Let's assume you've worked out how to handle pop-up game launchers, Windows errors and any other half-measure the SBX can throw at you, and you're ready to play some games. How do they run? That depends on your perspective. As a PC, the SBX performs on par with what you'd expect from its spec list: With a 3.1GHz AMD Athlon X4 840 CPU, 4GB of RAM and a Radeon R7 250X GPU, the SBX is a haven for middling graphics settings.
I found most games ran best on their respective "medium" graphics presets, and indeed, this is what most games defaulted to as their "optimal configurations." Battlefield 4, for instance, averaged 48 frames per second on medium, with Crysis 3 and Titanfall clocking in at 35 and 30 fps, respectively. Some games did a little better, of course: Tomb Raider ran at 66 fps on medium settings, and sustained a cool 45 fps on high. Other titles could even manage Ultra configurations: both BioShock Infinite and Alien: Isolation maintained a respectable 34 fps on maximum settings -- but this was typically the exception, not the rule.
Objectively, I didn't expect anything more from the SBX -- I knew its technical specifications going in, and I knew it wasn't designed as a graphical powerhouse. Still, the machine falls into a category of media PCs that competes directly with contemporary game consoles, and that forces me to think about its performance in a completely different way. Pitted against the same games on a console, the SBX usually fared worse. Call of Duty: Advanced Warfare, for instance, ran noticeably smoother on my PlayStation 4 than it did on the SBX, featuring higher-resolution textures (vs. the "optimal" settings on the SBX) and faster loading times. Ryse, a game that debuted on the Xbox One, stuttered heavily on the SBX, and failed to break 30 fps even on its lowest settings.
While that assessment might not be completely fair (after all, consoles often run games at a lower resolution than their PC counterparts), it's still important. By and large, I tried to treat the SBX as the kind of device it's being marketed as: a game console. This means I accepted the default resolution and graphics settings it gave me when I first started a game, and in the above cases, it was a notably worse experience than I found on consoles. That said, a savvy user can easily trade frame rate and texture quality for resolution and indeed, I was able to score higher frame rates and better texture resolution by running games below my TV's native 1080p resolution.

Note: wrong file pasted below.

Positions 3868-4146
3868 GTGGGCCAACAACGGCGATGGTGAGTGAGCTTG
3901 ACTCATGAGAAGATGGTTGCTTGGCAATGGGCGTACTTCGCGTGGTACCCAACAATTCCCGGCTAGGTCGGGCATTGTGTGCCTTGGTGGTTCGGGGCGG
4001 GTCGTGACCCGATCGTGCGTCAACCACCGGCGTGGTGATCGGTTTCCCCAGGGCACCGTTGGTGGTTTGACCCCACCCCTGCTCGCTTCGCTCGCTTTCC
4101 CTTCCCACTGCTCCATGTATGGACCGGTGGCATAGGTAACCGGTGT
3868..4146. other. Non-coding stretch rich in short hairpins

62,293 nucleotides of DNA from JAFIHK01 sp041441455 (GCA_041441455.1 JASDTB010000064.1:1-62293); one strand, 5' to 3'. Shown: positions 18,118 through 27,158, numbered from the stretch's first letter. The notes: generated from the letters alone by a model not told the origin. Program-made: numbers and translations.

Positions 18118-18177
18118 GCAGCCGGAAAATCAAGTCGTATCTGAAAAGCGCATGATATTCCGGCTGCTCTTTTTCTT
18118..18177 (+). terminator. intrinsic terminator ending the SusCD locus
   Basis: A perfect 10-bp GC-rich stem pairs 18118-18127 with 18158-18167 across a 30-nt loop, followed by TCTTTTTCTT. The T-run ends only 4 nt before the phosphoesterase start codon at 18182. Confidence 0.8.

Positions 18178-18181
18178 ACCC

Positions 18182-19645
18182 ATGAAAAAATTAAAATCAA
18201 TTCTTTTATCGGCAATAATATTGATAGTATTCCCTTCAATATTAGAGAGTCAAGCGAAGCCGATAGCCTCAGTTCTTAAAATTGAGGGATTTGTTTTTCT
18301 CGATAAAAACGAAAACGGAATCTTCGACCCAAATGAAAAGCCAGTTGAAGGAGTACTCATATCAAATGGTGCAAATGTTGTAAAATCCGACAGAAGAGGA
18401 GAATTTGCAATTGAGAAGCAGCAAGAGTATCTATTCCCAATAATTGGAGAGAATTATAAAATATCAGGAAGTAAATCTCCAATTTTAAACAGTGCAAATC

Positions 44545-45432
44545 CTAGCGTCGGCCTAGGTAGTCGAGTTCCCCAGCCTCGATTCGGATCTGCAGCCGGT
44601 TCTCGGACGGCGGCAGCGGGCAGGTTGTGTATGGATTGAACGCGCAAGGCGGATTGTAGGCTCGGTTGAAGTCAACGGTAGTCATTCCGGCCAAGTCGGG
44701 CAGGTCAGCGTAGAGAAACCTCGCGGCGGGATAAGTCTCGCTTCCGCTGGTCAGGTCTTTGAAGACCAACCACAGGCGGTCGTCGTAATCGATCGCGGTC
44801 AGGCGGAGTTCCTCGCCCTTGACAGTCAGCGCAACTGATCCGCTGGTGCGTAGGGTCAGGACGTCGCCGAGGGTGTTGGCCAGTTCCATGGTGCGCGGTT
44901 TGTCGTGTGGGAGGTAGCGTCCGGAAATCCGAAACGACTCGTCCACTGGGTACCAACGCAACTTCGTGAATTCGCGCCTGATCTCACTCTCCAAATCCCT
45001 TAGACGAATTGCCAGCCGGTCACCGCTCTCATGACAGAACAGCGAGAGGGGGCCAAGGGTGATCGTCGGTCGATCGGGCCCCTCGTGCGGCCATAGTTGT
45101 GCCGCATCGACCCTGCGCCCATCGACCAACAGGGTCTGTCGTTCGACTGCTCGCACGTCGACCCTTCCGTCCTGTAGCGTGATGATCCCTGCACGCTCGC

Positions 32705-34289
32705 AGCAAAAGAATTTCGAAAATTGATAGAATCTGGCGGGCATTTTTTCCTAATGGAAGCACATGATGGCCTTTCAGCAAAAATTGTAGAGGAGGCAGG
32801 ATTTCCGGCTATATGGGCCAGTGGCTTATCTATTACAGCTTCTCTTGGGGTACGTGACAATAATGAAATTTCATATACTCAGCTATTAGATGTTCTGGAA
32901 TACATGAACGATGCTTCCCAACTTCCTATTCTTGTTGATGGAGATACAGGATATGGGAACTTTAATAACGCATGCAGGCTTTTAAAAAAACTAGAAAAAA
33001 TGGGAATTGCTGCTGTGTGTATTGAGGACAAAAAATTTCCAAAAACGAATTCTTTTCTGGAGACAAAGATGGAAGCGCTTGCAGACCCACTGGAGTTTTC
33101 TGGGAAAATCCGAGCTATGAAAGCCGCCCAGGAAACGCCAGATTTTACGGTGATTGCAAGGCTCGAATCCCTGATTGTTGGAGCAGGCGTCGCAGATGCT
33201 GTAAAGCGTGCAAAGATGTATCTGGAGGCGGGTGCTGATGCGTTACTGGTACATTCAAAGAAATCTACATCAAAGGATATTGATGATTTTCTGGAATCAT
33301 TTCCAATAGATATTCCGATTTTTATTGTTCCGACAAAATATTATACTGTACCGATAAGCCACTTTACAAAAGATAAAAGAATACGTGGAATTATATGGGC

Even if you discard the above direct comparison to the PlayStation 4 and Xbox One, be warned that the SBX still isn't a game console. It's a weird PC. That's okay, but that classification comes with a lot of caveats. In addition to constantly needing to tweak settings, grab keyboards and wrestle with game launchers, I had the SBX freeze up on me multiple times in games, forcing me to manually reset the device using the power button. This didn't happen frequently, but even one total system lockup is too many.
Even with all of these problems, however, I have to admit that I had genuine fun playing with the SBX. It couldn't keep pace with my current-gen consoles, but it did outclass my Xbox 360's older games. It's also a window to the wonderful world of Steam sales and the general trend of PC games simply costing less than their console counterparts. If you're willing to juggle a mouse and keyboard, hurdle a few errors and occasionally mutter frustrated profanities at your television, the SBX can still be a worthwhile addition to your entertainment center -- but its joys will often be hard won.
In many ways, the iBuyPower SBX is a product ahead of its time -- but not in a revolutionary way. Behind its attractive custom case, colorful lights and the facade of Steam's Big Picture mode, the SBX is still just a desktop PC in a living room-friendly chassis. At $549, it's not a bad value for what it is (I parted-out a similar system to the tune of $553), but it feels like an incomplete package: Valve's 10-foot interface isn't enough to take on the living room by itself, and iBuyPower offers nothing to bridge the gap between Steam and Windows 8. If so-called Steam Machines are going to succeed without Valve, they need to offer more than just Big Picture mode.
The SBX is trying to take on a market that hasn't emerged yet, and it feels woefully unprepared for the task. It's a shame, too: The potential of a home theater gaming PC shines behind the SBX's faults, but not brightly enough to make up for them. At the end of my time with the SBX, I was left wishing it was just a little better, and I'm genuinely sad that it isn't.